Paul Elie’s spirited contribution to the ongoing project of Reinventing Bach (Farrar, Straus and Giroux, $30) is an ingenious three-part invention of a book. Intertwining the stories of Bach, his 20th- and 21st-century interpreters, and technology, Elie explores not just music history but the history of a particular kind of creativity. A lot has changed between Bach’s time, when you had to go to a church to hear an organ toccata, and today, when you can carry whole orchestras around on an iPod. Elie recounts the stages of this shift from the “pre-recorded era” to the digital age, examining what it has meant for music and for specific musicians. Focusing on Albert Schweitzer, Pablo Casals, Leopold Stokowski, Glenn Gould, and Yo-Yo Ma, Elie (a practiced hand at group biography, as his acclaimed The Life You Save May Be Your Own attests) shows how each of these Bach devotees brought out new facets of the music even as they—and technology—opened yet more avenues for playing, recording, and listening to the inexhaustible wonder that is Bach.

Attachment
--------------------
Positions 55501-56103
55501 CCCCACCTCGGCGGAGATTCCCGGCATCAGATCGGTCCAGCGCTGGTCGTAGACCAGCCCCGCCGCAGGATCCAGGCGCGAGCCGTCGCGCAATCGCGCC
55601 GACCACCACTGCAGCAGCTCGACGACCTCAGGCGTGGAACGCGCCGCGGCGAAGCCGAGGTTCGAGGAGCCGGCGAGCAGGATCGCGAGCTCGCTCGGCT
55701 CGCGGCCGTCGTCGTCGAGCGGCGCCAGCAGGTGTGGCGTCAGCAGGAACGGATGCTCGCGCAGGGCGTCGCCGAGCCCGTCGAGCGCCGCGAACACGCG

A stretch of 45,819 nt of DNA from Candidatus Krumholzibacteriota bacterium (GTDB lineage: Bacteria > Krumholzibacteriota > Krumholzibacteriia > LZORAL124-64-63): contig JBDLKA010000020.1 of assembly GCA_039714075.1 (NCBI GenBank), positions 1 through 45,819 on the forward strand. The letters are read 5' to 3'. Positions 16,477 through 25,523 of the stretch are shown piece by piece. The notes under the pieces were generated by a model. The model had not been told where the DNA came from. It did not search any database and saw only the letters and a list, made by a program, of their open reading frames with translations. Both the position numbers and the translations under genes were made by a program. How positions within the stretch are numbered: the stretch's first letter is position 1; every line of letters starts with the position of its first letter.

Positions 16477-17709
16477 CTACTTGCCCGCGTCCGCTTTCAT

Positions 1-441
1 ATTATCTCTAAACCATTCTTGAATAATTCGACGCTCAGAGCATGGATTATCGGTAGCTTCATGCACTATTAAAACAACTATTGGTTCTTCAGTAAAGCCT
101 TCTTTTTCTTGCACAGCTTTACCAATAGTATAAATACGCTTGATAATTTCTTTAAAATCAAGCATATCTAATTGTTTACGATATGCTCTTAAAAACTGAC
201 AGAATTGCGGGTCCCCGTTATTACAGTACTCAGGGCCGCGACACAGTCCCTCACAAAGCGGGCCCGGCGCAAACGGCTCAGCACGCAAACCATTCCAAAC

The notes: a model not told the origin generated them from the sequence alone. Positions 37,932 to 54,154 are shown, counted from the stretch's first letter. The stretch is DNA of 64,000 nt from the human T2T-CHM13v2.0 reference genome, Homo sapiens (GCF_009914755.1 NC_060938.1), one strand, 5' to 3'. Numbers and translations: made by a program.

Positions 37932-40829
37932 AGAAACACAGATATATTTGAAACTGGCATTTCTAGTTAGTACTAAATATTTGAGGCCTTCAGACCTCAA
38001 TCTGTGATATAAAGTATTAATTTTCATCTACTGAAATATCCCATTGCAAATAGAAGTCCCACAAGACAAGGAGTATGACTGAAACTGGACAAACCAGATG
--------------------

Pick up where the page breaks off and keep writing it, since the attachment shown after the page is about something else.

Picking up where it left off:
We live in an era when virtually everything is up for sale—babies, permits to shoot endangered species, advertising space on student report cards, and even a baseball announcer’s message when a player hits a home run. In his lucid and provocative book, What Money Can’t Buy: The Moral Limits of Markets (Farrar, Straus and Giroux, $27), Harvard professor Michael J. Sandel, one of the world’s pre-eminent political scientists, assesses what happens to the common good when market values crowd out social and civic values. With eye-opening examples from everyday life, and some entertaining digs at well-known economists (including some of his colleagues and friends), he makes a persuasive and elegant case for how we can change the current scenario.